Proc. SPIE. 5282, Network Architectures, Management, and Applications
KEYWORDS: Fiber to the x, Green fluorescent protein, Networks, Passive optical networks, Optical networks, Time division multiplexing, Error control coding, Network architectures, Standards development, Asynchronous transfer mode
This paper contains a comprehensive review of the various Passive Optical Network (PON) technologies in the marketplace today, namely APON, EPON and GPON, and draws an in-depth comparison between them.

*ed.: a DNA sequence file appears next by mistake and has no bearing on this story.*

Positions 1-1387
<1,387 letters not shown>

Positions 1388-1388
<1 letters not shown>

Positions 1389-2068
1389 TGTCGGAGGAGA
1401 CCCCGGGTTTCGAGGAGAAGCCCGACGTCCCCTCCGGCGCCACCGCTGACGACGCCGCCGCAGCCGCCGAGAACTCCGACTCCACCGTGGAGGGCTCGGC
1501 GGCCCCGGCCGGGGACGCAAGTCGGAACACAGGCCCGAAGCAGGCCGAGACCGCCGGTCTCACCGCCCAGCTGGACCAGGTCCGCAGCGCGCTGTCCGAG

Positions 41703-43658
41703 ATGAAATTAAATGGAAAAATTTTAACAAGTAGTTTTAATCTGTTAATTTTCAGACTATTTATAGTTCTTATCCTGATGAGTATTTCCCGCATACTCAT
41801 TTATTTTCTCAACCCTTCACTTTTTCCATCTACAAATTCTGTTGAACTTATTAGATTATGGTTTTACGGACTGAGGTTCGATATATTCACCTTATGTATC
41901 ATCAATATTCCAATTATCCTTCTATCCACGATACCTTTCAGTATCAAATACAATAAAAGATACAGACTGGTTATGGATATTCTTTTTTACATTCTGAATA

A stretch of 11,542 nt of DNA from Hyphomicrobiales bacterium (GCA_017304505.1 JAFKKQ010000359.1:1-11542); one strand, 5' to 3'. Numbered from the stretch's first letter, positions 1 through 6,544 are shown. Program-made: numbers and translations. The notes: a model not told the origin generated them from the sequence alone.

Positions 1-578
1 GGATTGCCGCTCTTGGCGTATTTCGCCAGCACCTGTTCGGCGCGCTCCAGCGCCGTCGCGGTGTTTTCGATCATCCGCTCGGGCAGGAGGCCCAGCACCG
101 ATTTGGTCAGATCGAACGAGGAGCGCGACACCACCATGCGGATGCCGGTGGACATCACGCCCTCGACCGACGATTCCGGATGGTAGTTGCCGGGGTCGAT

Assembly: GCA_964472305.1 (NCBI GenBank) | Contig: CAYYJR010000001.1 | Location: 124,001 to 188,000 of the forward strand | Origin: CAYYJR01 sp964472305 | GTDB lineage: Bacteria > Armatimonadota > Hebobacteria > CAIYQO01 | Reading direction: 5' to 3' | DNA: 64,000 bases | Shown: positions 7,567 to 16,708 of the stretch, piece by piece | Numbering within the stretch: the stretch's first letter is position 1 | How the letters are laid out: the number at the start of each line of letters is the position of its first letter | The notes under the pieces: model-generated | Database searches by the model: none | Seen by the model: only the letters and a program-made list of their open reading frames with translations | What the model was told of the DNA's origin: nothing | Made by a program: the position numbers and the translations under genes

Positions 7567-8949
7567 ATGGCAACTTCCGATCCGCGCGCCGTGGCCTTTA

Following a review of the history of the various PON flavors, as well as the service requirements set forth by service providers, the emerging Gigabit PON (GPON) technology is examined in detail. System performance between the various protocols is compared using efficiency and scalability factors, and conclusions are drawn as to the overall throughput efficiency of and cost influence on the solution. GPON carries a two-fold promise of both higher bit rates and higher efficiency when carrying multiple services over the PON. It offers a scalable framing structure from 622Mb/s to 2.5Gb/s, as well as support for asymmetric bit rates, exceptionally high bandwidth utilization for any type of service and a variant of standard ITU-T Generic Framing Protocol (GFP) encapsulation of any type of service (both TDM and packet) onto a synchronous transport protocol. It is shown that in the worst-case scenario, based upon the most conservative assumptions regarding traffic distribution, GPON is substantially more efficient, with an overall efficiency of 93% compared to 71% with APON and 49% with EPON. Using a more detailed analysis based upon a traffic model provided by the service providers within the full service access networks (FSAN) consortium, it is shown in quantitative terms that GPON offers exceptionally higher bandwidth for the entire range of applications when compared to both APON and, especially, EPON, resulting in substantially lower cost per bit and a much faster payback period.